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​Lt. Gen. Kenneth McKenzie, the Joint Staff director, briefs the press at the Pentagon, March 15, 2018. DOD photo by Navy Mass Communication Specialist 1st Class Kathryn E. Holm.

The Defense Department Thursday pushed back against the notion that recent US military aircraft crashes represent a trend or military crisis.

Marine Corps Lt. Gen. Kenneth McKenzie, Joint Staff director, made the comments during a press briefing the same day the US military cancelled an exercise in Djibouti following two incidents there.

Air Force Thunderbirds pilot Maj. Stephen Del Bagno was killed Wednesday when his F-16 crashed in Nevada. Meanwhile, in two Marine Corps incidents in Djibouti on April 3, an AV-8B Harrier assigned to the 26th Marine Expeditionary Unit crashed at Djibouti Ambouli International Airport and a CH-53 Super Stallion assigned to the 26th Marine Expeditionary Unit was damaged while landing at Arta Beach. The Harrier pilot ejected and was “evaluated and released” from a medical facility at Camp Lemonnier, which is attached to the airport. The helicopter pilots were not injured, according to the Navy.  Last month, an Air Force Pave Hawk helicopter also crashed in Iraq, killing all seven airmen on board.

McKenzie told reporters he could not say the recent incidents represented a wave or some sort of crisis.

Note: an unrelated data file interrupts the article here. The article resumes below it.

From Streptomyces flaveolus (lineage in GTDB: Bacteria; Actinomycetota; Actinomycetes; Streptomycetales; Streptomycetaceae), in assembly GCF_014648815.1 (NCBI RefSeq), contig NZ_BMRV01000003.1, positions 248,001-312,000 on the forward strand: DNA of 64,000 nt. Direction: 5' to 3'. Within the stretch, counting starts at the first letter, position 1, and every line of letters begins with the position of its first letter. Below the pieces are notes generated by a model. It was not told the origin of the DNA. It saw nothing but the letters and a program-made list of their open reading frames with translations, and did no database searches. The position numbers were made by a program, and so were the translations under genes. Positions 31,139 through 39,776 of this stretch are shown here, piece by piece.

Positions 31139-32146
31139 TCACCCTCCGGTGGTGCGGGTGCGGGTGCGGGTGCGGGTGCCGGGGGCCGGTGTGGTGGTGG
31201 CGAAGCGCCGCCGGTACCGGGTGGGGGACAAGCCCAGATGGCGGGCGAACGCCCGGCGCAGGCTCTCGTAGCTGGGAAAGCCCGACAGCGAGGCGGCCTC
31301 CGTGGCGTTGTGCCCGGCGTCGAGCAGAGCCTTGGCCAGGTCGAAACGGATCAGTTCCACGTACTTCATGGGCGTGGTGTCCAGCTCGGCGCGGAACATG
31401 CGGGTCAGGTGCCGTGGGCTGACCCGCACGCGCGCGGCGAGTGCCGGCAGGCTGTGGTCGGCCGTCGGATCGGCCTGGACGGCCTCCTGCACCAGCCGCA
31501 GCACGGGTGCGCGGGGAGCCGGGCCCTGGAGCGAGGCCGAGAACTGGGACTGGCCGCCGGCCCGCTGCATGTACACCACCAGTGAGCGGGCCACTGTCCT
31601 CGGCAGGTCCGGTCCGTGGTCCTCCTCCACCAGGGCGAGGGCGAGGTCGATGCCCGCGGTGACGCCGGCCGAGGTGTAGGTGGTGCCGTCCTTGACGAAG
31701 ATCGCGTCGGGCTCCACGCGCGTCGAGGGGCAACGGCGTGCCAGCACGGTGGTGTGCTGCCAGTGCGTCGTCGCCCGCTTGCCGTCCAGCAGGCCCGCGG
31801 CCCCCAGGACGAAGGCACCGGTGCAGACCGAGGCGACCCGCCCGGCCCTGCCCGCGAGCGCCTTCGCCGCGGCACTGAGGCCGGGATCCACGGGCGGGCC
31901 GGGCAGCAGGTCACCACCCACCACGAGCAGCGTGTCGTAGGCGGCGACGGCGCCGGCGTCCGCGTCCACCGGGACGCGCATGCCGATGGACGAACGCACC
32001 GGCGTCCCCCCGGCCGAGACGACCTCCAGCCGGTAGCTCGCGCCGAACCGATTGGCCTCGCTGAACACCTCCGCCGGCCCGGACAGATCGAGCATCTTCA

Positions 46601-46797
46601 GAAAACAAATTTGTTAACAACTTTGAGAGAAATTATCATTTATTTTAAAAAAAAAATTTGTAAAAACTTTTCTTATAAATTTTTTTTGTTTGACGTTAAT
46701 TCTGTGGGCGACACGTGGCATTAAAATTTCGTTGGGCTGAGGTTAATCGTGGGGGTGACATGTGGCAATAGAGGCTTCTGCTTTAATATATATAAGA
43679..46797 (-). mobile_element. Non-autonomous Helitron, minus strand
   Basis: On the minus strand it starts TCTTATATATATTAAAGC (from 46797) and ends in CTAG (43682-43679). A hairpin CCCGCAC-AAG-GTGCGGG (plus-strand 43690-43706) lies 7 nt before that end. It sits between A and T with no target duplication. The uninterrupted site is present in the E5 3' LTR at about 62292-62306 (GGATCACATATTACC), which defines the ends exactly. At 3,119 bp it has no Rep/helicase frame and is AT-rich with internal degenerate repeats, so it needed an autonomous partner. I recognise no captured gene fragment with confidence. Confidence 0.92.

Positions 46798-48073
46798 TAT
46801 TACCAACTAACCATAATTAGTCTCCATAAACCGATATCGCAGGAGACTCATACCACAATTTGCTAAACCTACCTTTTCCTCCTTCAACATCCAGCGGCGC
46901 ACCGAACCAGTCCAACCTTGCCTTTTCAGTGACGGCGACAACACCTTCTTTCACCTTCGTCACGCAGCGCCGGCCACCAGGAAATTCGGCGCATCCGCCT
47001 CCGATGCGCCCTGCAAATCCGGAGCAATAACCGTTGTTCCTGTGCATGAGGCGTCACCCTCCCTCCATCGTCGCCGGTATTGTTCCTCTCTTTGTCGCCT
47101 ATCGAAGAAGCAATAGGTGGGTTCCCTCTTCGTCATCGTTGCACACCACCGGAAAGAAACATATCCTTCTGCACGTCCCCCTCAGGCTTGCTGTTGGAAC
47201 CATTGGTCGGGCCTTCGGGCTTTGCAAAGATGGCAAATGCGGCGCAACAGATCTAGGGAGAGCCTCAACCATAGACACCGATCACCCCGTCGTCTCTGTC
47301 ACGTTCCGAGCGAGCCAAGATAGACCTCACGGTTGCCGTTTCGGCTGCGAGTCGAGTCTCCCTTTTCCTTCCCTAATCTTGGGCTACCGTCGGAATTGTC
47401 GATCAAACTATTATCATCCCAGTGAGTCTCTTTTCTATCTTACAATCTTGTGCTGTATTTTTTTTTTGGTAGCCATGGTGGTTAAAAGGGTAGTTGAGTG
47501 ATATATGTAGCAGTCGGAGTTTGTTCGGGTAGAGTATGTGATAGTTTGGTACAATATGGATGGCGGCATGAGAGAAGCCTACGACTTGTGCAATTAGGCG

“I'd say mishaps happen in military aviation any time you're flying complicated machines in situations where you've got less than total visibility and doing things that are difficult to do,” he said. “We don't want any mishaps to occur—one mishap is too many—but I'm not prepared to say right now that this is some kind of crisis.” 

McKenzie said it is never normal when service members lose their lives and the Pentagon’s carefully investigating each incident.

“We look for causality. Was it a single incident? Was it ... systemic? Is it related to something we're doing across the entire fleet, either—be it the entire fleet of that type, model, series aircraft, or something in the training of the aviators that are flying the platforms? Or is it a maintenance issue?

“We work very hard to uncover all those things, to look both individually at each accident, each mishap, as well as the ... linkages between the two,” he said.

His announcement came the same day the Djibouti exercise was cancelled, which he said was “not unusual,” though he acknowledged it was due to the recent incidents.

The Navy said Wednesday that in response to the two April 3 Marine aviation incidents, US air operations in Djibouti have been suspended and the US Naval Forces Central Command had cancelled the remainder of exercise Alligator Dagger, a routine scheduled training event for US personnel and operations.

“You want to step back, take a look, and make sure … that you're not doing something wrong as your aircraft fly,” he told reporters.